Canine Nutrition and Diet Information 4
The Proper Care and Feeding Of Your Dog
By Joe Bodewes, DVM
Table 1 (previous page) gives some
guidelines that nutritionists use for calculating caloric needs and
canine diet. This table is based upon a dog's Resting Energy
Requirements or RER. The RER is the basic amount of energy that a dog
would use in a day while remaining at rest. Any activity or variable
other than rest will require an increase in energy (RER) and an
increase in calories to meet the energy needs. Realize that these
numbers are not a reflection of maintenance calories but of resting
energy levels. For example, a normal adult dog with normal activity is
already at 1.6 times the resting energy requirement.
While this table does not tell us how much we need to feed our dog,
it does show the significant variability in canine diet requirements
based upon his activity. Remember that this table does not take into
account characteristics like breed differences, air temperature, and
coat insulation, which can additionally alter an individual dog's
energy requirement as much or more than any of the activities listed
How to feed your individual dog:
So where should you start? The first place to start is with the canine diet itself.
Feeding a poor quality pet product is never a good idea because in addition to actually being more expensive because of the increased quantities needed to fulfill nutritional requirements, it also produces more waste. It is also more likely to create digestive or behavioral problems. So, to begin, choose a high quality pet food and look at the recommendations on the label to get your starting point.
From there you need to have an accurate weight of the dog and a projected target weight, whether it is an adult on dog food or a growing puppy.
Look at the table above and get an
idea of your dog's activity level. Remember to factor in the other
environmental variables and any additional calories in the form of
treats or table foods, and adjust the starting amount accordingly. Ask
your veterinarian's opinion on what your dog's ideal weight should be
and factor that into your feeding amount. Remember that most dogs are
overfed and under exercised so, if in doubt, I usually tell people to
feed a little less. After you have started feeding the amount that you
have calculated that your dog needs, then you need to weigh your dog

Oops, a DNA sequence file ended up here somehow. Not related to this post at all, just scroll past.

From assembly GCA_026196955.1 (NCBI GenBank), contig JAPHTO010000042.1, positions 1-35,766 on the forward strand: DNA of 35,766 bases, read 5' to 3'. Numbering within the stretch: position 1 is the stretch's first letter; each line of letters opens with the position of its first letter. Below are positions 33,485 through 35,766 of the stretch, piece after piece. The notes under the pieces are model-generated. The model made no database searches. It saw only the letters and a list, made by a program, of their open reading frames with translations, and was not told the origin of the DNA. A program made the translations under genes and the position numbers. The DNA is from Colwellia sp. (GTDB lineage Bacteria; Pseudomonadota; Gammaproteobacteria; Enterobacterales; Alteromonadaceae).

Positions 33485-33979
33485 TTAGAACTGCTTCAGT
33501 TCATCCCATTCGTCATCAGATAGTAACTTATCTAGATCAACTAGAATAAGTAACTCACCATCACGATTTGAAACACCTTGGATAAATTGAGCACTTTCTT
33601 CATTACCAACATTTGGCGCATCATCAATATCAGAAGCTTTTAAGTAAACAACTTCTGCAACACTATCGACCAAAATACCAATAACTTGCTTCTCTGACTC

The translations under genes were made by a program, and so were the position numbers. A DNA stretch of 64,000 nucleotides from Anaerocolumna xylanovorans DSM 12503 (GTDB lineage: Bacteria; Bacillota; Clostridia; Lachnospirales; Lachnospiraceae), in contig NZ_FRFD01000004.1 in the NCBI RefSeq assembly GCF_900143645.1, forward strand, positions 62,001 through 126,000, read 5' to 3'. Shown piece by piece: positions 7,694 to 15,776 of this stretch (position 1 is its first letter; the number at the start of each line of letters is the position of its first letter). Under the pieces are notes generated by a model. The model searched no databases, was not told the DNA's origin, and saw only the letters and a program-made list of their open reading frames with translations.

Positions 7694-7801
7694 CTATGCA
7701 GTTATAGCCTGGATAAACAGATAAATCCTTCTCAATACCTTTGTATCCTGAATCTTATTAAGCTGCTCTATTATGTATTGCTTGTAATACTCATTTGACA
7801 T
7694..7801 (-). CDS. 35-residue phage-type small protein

at least monthly to determine if the amount fed is appropriate. If
necessary, increase or decrease the amount of food slightly until the
dog stays at his ideal weight. A handy trick for weighing your dog on
a bathroom scale is to weigh yourself while you hold the dog and then
weigh yourself without the dog and subtract the difference.
Adjusting to change
As you can observe from the table above, the amount of food that
you feed your dog will change throughout your dog's life. Most weight
problems develop slowly and will often begin when a dog goes through
the transition from a growing puppy to an adult. The adult dog's
appetite is often greater than his need. Another time during a dog's
life at which weight gain occurs is when an adult dog becomes a senior
and his activity level decreases. By being aware of the need to adjust
your dog's calories and performing periodic weight checks, you can
avoid overfeeding during these problematic transition times.
Knowing how much pet product to feed your dog can be a confusing
problem. Start out with a quality food, note the feeding
recommendations on the bag, add or decrease the amount fed depending
on your dog's activity level and housing environment, and then start
his canine diet at that amount. From there, by carefully monitoring
the dog's weight and making adjustments as needed, you can keep your
dog at his perfect and healthiest possible weight.
Hand; Thatcher; Remillard; Roudebush. Small Animal Clinical
Nutrition 4th Edition. Walsworth Publishing Company.
Lewis L.; Morris, M.; Hand, M. Small Animal Clinical Nutrition 3rd
Edition. Mark Morris Associates.
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